Jai’s life nearly ended after a dip in the ocean resulted in a high-level spinal injury. He explains how he’s carved out a great life for himself and why he has no use for pick-up lines. Continue Reading »
Spinal Cord Injury Answers
Answers to frequently asked Questions about Spinal Cord Injury
Sepsis is a life threatening medical condition that arises when the body’s attempt to fight an infection results in the immune system damaging tissues and organs. Continue Reading »
Spinal Cord Injury (SCI) patients come to Burke’s inpatient acute rehabilitation program directly from the hospital/trauma center where they were treated and stabilized to prevent further damage to the spinal cord. Once at Burke, an intensive rehabilitation phase begins.
Physical therapy is crucial at this stage, because many of the gains the patient will make in movement happen during this time. Strengthening muscles and improving flexibility shapes the individual’s ability to make ongoing progress afterwards. Continue Reading »
A spinal cord injury means that the spinal cord of a person is damaged and the person cannot do things that they otherwise would have been able to do such as walking (mobility) or feeling in certain parts of their body.
The spinal cord of a person is roughly 50 centimetres in length and it spreads from the bottom of the brain to about the waist. It is a key bundle of nerves that facilitates communication between the brain and the rest of the body, giving instructions to initiate actions such as movement. It consists of 31 pairs of nerves which connect it to different parts of the body, with the nerves that are on the left connecting with the left side of the body and those that are on the right connecting with the right side of the body (WHO, 2010). Continue Reading »
In the summer of 2005 just graduated Willmar Cardinal basketball player Pete Grahn was enjoying a swim in Green Lake with friends when his life changed for good.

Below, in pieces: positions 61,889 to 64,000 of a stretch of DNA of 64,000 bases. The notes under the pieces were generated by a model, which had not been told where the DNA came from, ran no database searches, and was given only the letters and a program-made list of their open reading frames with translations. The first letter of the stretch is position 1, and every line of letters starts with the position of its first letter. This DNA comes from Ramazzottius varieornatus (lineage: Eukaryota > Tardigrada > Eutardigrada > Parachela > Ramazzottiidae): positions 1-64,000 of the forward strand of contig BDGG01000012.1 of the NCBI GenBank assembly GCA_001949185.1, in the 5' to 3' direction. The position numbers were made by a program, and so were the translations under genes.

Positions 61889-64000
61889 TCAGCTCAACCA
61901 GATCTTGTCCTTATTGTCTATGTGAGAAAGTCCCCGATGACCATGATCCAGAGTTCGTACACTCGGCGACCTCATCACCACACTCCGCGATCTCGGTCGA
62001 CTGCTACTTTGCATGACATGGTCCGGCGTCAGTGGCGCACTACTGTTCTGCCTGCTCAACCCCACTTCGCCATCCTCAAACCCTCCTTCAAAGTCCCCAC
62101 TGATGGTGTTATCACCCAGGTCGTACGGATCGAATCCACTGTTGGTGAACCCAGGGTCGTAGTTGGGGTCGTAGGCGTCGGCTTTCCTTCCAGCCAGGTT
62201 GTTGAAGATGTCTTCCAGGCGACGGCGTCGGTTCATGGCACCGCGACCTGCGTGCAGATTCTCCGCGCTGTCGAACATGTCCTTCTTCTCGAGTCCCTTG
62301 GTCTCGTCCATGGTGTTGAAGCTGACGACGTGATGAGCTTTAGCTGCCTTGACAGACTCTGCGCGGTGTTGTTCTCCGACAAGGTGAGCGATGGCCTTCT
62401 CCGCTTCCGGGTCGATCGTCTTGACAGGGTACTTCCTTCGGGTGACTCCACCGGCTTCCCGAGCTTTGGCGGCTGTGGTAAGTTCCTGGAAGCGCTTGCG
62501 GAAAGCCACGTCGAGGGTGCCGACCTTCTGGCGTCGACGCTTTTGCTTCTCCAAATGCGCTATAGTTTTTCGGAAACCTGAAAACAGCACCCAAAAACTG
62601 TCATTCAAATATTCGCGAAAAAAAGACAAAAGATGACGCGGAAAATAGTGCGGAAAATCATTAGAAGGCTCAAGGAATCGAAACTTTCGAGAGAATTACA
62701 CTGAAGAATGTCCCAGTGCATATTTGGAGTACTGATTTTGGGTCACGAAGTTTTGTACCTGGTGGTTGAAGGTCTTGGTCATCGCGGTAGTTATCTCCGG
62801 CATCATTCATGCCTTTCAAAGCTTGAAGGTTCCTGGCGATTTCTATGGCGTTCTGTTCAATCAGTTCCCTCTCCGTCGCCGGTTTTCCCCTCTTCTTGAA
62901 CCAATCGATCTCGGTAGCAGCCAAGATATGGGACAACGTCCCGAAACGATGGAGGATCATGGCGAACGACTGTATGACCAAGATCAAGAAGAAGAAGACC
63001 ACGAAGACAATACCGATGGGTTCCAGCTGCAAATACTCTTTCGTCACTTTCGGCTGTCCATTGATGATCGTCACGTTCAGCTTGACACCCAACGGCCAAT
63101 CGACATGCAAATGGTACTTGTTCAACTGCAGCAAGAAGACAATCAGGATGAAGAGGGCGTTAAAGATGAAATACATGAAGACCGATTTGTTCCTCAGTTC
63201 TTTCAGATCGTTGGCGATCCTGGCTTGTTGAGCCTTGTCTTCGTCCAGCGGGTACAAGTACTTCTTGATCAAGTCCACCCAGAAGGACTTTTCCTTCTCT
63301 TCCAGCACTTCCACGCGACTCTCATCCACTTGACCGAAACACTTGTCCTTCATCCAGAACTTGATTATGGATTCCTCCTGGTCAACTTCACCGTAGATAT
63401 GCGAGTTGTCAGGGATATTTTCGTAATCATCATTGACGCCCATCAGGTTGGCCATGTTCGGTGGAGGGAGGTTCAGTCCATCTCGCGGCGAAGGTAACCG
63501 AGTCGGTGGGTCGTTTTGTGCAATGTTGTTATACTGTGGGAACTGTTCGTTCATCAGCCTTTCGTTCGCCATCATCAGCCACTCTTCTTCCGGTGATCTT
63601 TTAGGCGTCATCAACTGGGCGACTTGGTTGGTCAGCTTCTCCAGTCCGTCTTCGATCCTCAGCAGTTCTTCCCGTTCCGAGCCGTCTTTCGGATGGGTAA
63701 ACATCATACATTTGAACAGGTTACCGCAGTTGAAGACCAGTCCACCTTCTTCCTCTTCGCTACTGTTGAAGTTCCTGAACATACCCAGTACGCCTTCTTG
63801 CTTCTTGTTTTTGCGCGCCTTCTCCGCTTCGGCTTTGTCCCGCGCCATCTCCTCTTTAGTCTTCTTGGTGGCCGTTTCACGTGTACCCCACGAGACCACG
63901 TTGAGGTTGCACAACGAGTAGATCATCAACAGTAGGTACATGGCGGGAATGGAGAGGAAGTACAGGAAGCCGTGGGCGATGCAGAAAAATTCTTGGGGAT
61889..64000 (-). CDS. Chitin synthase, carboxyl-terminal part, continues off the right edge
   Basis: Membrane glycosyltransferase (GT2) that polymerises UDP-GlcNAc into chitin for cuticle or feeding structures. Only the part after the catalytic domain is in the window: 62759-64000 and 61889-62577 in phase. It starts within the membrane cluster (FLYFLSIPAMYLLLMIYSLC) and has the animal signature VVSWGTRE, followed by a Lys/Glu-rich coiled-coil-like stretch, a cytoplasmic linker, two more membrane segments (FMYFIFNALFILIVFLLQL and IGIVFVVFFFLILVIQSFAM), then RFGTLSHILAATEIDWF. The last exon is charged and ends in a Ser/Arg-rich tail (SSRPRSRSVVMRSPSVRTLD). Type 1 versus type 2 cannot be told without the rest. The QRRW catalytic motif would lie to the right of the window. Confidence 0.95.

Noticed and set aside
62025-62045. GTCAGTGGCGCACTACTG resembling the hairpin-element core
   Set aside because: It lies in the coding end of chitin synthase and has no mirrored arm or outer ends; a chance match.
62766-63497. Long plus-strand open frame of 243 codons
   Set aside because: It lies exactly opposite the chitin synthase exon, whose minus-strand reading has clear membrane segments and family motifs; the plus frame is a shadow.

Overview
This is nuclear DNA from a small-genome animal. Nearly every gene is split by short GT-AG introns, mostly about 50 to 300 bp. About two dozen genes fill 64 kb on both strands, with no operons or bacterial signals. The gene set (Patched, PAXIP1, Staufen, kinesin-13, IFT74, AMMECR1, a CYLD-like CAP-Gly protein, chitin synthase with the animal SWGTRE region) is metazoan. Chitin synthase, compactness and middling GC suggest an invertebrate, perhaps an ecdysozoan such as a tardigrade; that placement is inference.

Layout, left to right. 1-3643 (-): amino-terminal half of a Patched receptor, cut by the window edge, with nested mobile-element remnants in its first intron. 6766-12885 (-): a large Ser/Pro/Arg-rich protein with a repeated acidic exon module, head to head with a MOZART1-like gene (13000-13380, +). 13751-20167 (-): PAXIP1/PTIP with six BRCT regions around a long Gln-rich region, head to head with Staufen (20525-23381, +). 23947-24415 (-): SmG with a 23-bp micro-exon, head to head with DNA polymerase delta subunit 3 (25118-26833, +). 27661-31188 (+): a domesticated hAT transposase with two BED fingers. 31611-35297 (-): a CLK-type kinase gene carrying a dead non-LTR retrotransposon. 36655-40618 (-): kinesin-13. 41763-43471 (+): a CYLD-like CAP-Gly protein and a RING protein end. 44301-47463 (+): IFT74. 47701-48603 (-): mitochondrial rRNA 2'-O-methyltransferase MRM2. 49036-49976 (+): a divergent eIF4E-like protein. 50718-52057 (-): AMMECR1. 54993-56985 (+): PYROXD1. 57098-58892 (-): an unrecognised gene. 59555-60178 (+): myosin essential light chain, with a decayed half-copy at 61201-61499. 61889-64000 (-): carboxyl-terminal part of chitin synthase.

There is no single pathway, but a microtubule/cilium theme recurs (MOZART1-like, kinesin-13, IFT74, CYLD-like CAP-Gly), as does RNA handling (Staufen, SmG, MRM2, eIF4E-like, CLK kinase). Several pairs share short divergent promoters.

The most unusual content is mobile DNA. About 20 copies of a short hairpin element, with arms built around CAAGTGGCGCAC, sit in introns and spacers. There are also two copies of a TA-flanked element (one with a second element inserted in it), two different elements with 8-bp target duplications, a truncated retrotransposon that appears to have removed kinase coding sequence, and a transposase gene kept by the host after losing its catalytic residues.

It was an exciting time for Pete, he had graduated from Willmar senior high and was headed for Minnesota State- Moorhead to play college basketball and get his degree in biology. Pete was a smooth shooting forward who was very athletic and according to his coach Steve Grove “really worked hard to make himself into great Willmar Cardinal. He had a sweet left hand jump shot, loved to shoot the three’s.” Continue Reading »
Stem cell research is often controversial but it has also led to incredible medical progress in recent years.
Stem cell research is at defining moment. Although it can be controversial and does raise a lot of important ethical issues, this area of medical science has been characterised by a number of important advances, ever since the first embryonic stem cells were isolated from mice in the 1980s. In the near future, it could reshape the way we treat some of the world’s most debilitating diseases.
Stem cells have already been used as treatment for a number of years – think bone marrow transplant – and they have the potential to help with many other medical conditions. Continue Reading »
In the annals of breathtaking scientific advances, it’s hard to top this recent news headline: “Paralyzed Monkeys Can Walk Again With Wireless Brain-Spine Connection.”
This is legit? Yes. How so? Scientists implant a chip in a monkey’s brain that sends wireless signals through a computer to electrodes in the lower back. The system stimulates a neural pathway that controls the muscles involved in walking.
Voila, the paralyzed primate walks. Continue Reading »
Dr. Sean Elliot, MD, MS Professor and Vice Chair of Urology University of Minnesota explains how spinal cord injury effects the bladder. Continue Reading »
Spinal cord repair and rehabilitation is a difficult but important topic to research, can you please give a brief overview of research in this field?
There are many grades of spinal cord injuries, in terms of range of movement, from small disabilities to becoming wheelchair bound for the rest of your life, the range is very broad.
There are many different approaches to try to overcome these disabilities, with key areas of research being focussed on developing stem cell therapies and using growth factors to promote regrowth of the nerve tissue after the injury. Continue Reading »
People in wheelchairs no longer get treated like second-class citizens when it comes to Apple Watch’s fitness-tracking features. With the recent watchOS 3.0 update, which brings lots of big changes to the fitness-oriented wearable, Apple Watch wheelchair workouts can be tracked after a quick and easy setup.
Part of Apple’s wide-ranging accessibility initiative, these new Apple Watch features make it possible to track wheelchair exercise just like you would a typical run.
Apple Watch’s wheelchair mode puts people with physical disabilities on a level playing field with other athletes — and it’s super-easy to use. Continue Reading »